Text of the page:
As I wrote during the early days of the Turkish incursion, the battles in Afrin risk a wider conflagration. The main Syrian Kurdish armed group, known as the YPG, is seen by Turkey as a direct proxy of the outlawed Kurdistan Worker's Party, or PKK, which operates inside Turkey and is considered a terrorist organization by Ankara and Washington. But the United States supports the YPG, depending on its fighters to help combat the jihadist Islamic State. Washington's complicated role in the war — as well as its decision to avoid becoming deeply involved in the clashes in Afrin — compelled the Syrian Kurdish militias to turn to President Bashar al-Assad for help.
“The Syrian government responded to the call of duty and sent military units on Tuesday, and they will be positioned along the border and take part in defending the unity and border of the Syrian territory,” YPG spokesman Nouri Mahmoud told reporters Tuesday.
Meanwhile, Turkish President Recep Tayyip Erdogan said Turkey would begin a heavy assault on the city center of Afrin in coming days. He described the Syrian government's move as the work of “terrorists” and claimed Turkish artillery had driven the pro-Assad forces back. Syrian sources claim that the barrage only briefly stalled the advance of the pro-Assad forces.
The convoy's arrival is yet another geopolitical twist in a war that is growing ever more complicated. The pro-Assad militias that supposedly came to the Syrian Kurds' rescue probably had another set of allegiances: “The fighters arriving ... appeared to be from a network of Iran-backed units that have often bolstered the efforts of Assad’s military,” my colleague Louisa Loveluck reported.
If that is the case, we are seeing Turkey and its rebel allies potentially squaring off against pro-Assad militias that are linked to Iran and are operating in tandem with Syrian Kurdish units friendly with the United States — which opposes both the Assad government and Iran's presence in Syria. It is the sort of bewildering entanglement that characterizes the ruinous seven-year conflict, its constellation of warring parties and their tangled sets of interests.
From the Iranian perspective, the Turkish operation in Afrin was unwelcome. Iranian leaders, including President Hassan Rouhani, denounced the invasion, which soured recent talks held between Russia, Turkey and Iran over Syria's political future. According to the Middle East affairs website Al-Monitor, Iranian officials have pressed their Turkish counterparts to avoid a messy war of attrition in Syria.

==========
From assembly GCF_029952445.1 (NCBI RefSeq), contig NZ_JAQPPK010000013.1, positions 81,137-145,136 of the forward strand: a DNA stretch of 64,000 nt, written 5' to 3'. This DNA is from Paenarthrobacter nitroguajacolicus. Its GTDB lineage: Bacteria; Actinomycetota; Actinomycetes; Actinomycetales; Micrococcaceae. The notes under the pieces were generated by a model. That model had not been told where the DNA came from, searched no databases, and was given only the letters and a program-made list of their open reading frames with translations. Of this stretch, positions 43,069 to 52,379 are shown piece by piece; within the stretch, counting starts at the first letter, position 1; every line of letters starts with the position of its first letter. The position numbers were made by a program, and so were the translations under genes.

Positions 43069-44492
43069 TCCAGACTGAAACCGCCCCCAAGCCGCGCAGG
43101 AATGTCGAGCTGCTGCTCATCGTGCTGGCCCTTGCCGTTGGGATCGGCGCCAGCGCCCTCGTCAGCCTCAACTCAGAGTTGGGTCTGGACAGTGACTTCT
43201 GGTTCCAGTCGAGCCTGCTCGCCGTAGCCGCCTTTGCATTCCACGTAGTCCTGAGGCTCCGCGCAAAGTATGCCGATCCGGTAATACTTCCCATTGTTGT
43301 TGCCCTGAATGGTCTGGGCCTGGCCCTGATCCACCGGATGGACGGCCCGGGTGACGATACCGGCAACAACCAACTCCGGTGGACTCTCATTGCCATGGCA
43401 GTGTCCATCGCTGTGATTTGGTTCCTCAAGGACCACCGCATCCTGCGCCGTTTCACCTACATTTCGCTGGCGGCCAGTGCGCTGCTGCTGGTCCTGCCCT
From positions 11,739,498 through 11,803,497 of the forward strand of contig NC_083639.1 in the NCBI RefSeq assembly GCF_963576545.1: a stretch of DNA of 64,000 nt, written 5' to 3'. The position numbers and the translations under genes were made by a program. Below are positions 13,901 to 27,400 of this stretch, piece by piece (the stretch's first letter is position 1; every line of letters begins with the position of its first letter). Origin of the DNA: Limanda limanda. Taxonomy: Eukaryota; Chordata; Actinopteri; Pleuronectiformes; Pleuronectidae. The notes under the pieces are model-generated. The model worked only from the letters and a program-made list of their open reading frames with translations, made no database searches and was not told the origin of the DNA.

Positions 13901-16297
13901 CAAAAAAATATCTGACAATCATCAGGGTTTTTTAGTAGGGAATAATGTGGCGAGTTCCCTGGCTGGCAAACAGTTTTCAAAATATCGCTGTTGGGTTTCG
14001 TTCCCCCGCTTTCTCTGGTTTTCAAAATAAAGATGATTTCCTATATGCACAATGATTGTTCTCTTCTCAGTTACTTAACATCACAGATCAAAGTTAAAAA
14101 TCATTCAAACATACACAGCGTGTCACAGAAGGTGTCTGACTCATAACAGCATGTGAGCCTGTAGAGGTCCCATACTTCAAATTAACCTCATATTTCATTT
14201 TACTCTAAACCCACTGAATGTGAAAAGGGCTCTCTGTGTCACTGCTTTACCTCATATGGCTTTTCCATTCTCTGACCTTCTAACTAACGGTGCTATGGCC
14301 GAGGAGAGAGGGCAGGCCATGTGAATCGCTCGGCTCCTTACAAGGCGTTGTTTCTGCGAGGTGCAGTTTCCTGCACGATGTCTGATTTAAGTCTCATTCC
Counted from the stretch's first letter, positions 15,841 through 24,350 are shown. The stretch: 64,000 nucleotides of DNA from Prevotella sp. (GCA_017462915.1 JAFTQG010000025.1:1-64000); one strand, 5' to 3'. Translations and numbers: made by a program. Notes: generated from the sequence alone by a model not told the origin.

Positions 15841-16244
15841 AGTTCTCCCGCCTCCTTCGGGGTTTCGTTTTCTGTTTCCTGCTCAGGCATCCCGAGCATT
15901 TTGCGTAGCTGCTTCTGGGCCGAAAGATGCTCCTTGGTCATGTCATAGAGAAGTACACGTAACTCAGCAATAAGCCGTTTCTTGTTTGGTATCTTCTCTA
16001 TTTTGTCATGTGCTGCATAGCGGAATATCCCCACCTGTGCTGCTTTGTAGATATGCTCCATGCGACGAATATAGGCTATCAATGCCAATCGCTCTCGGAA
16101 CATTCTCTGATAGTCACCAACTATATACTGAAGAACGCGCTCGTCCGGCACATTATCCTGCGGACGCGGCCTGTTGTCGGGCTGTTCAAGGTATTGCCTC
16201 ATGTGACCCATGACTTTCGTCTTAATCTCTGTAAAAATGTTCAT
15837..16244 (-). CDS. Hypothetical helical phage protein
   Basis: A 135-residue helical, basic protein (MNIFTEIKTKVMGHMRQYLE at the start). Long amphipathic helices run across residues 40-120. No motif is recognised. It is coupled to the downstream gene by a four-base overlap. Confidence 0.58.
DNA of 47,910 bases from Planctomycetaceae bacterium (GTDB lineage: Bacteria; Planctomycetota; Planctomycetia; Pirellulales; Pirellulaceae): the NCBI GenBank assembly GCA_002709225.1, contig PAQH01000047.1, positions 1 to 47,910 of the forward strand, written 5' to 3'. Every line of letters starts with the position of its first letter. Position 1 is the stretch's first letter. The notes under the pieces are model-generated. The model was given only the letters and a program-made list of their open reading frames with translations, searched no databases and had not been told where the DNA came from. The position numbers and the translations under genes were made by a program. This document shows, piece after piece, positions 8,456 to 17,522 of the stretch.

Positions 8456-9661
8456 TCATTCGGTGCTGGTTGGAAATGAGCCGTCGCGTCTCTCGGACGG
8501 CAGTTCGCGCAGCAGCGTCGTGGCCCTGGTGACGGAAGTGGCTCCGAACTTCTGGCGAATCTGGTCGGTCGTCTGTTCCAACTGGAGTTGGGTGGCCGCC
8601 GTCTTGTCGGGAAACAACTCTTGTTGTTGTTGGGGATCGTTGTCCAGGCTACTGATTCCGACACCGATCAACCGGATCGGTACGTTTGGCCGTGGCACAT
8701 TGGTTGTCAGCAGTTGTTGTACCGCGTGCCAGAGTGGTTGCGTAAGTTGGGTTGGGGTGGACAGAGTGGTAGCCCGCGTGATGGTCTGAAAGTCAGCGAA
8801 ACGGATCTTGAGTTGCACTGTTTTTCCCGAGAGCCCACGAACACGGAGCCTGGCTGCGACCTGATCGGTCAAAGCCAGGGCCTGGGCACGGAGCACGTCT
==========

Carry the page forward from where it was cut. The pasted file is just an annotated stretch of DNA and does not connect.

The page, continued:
“Turkey hoped that it would move into Afrin and its ... partners would look the other way. Ankara thought it got its wish when Russia, which controls the skies over Afrin, finally gave the green light to the Turkish military incursion into the Kurdish enclave,” wrote Gonul Tol, a fellow at the Middle East Institute in Washington. “But the recent developments on the ground suggest the way forward might not be as smooth and the partnership with Russia and Iran might not be as strong as Ankara had hoped.”
Outside Afrin, the Syrian chessboard is no less crowded. Rebel Islamist groups in nearby Idlib province are battling each other while also partnering with Turkish forces against the Syrian regime and its allies. The American air war in Syria, primarily directed at the Islamic State, has also led to the deaths of Russian mercenaries. The Assad government, with Russian support, continues to mercilessly pound rebel-held areas. And Israel, alarmed at Iran's entrenched presence in Syria, recently carried out airstrikes on suspected Iranian positions. Israeli officials openly talk about the prospect of entering a more intense regional war.
The hard reality for Ankara is that Turkey has few good options. Rising anti-American sentiment in Turkey, combined with U.S. support for the YPG, has placed the United States somewhat at odds with its NATO ally. No one else looks poised to step in. “Neither Russia nor Iran — both of whom Turkish politicians sometimes tout as potential replacements for the United States — seem terribly eager to accommodate Turkish interests,” wrote Nicholas Danforth, a Turkey expert at the Bipartisan Policy Center in Washington.
Indeed, there is a growing chorus in Washington to stop accommodating Ankara's agenda. “Nobody wants a violent rupture with Turkey,” wrote Washington Post columnist David Ignatius. “But seven years into the catastrophic Syrian war, observers need to admit some ground truths: The Turks allowed thousands of foreign radical Islamists to flow into Syria and create bases from which they threatened Europe and the United States; these terrorists would still be in their capital of Raqqa, planning attacks, if the United States hadn’t partnered with the Kurdish-led ... militia that Turkey hates so much.”
For the Americans, too, a tough road lies ahead. “Washington’s ability to shape developments in regime-held Syria is admittedly weak,” wrote Mona Yacoubian, a senior policy scholar at the United States Institute of Peace. “While Assad remains in power, perhaps the best the United States can hope for is to keep countering the regime’s egregious behavior without further inflaming the conflict.”
But that means reckoning with a regime that is still guilty of slaughtering scores of its own people. On Tuesday, as the battle for Afrin intensified, the regime pummeled the rebel-held Damascus suburb of East Ghouta, killing more than 100 people in what aid agencies described as one of the bloodiest 24 hours of the Syrian war. UNICEF issued a communique with a large blank space, stating that “no words will do justice to the children killed.” It was yet another cry of exasperation and despair in a conflict that is still finding new depths of cruelty to plumb.
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